In addition to spilling the beans on all these future books of his, he also had the pleasant habit of trying out on me all the possible titles that these books might one day have. Sometimes he would call on the phone and the entire phonecall could become an over half-an-hour discussion on the absolutely appropriate title of a book that he intended writing five years after our conversation. The man was bursting with unwritten books that were springing unbidden out of him.

For me, as his editor, there was something quite soothing about his frenzy over matters so far off, because there was no immediate script to worry about and convert into a book. It is naturally much easier for editors to cluck in sympathy over scripts that are unwritten and in the realm of dreams. The advantage is also that the author hears editorial clucking as a sign that his collected works have been accep­ted. In Ram’s case, my clucking did, in fact, indicate that I was willing to sign on, there and then, his collected works.

From the word go, Ram was a volcano ­spilling over with more ideas for books to write than his brain was able to contain.

A related point I would like to stress is that if sheer chance had not made sure I happened to be the editor sitting in that OUP office, he would have met some other editor there and been published with as much success. No 18th-century publisher could have stopped publishing Mozart’s frenetic outpouring, and no 20th-century editor could have done anything other than publish the flurry of fine books that Ram was throwing at him. In this sense, my feeling is that the exceptional writer isn’t ever discovered by an editor—he merely throws himself into the arms of an editor, who then becomes an octopus and embraces the writer for good, making sure never to let go.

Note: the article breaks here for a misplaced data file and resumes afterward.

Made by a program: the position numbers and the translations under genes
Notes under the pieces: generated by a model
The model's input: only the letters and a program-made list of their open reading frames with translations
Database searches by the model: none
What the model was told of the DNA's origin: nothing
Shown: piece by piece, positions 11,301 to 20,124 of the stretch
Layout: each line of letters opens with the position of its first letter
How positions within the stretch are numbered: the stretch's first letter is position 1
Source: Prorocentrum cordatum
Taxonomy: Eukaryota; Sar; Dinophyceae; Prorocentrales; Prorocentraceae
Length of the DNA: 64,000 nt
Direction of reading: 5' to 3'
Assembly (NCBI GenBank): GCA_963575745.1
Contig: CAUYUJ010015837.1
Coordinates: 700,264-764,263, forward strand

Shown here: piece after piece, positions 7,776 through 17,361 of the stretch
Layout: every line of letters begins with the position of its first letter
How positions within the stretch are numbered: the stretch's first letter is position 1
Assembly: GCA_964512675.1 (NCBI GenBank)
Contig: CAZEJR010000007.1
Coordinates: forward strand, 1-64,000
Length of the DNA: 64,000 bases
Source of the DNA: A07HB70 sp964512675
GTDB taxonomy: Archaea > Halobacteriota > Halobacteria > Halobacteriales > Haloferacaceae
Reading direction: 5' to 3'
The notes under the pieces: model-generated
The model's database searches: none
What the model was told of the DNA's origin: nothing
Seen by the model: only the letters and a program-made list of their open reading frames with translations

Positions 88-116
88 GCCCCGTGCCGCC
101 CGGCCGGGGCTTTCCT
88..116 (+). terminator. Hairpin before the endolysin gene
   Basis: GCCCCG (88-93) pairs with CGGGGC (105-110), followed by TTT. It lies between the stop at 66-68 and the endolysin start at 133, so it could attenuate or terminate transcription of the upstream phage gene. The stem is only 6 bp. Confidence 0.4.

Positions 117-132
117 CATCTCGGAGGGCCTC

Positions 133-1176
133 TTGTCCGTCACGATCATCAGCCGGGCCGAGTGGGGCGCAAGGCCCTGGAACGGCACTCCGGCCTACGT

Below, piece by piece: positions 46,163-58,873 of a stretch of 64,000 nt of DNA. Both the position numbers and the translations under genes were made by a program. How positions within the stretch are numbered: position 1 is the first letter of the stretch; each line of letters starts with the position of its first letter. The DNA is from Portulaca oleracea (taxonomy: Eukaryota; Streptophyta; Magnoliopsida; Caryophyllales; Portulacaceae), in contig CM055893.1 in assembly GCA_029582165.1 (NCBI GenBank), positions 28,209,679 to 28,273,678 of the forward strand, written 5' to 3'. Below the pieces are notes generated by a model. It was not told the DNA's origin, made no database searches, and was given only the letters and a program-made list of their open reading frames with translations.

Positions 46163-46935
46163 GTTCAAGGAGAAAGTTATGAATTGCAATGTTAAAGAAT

This is not the same thing as saying that Ram’s books would have been identical under any editorial hand. Of course, every editor brings his particular skills and distinctive perspective to every book he edits, and it is generally true that, like a valued hair-dresser, a valued editor can, for long stretches, be thought irreplaceable by the generously grateful author. In that sense, I think Ram and I hit it off beautifully, and he felt he could flick everything I threw at him with the finesse of Vishwanath executing a square cut. So he stuck with me, for which I was grateful, because the OUP was finding it easier to sell his books than most of its other academic titles.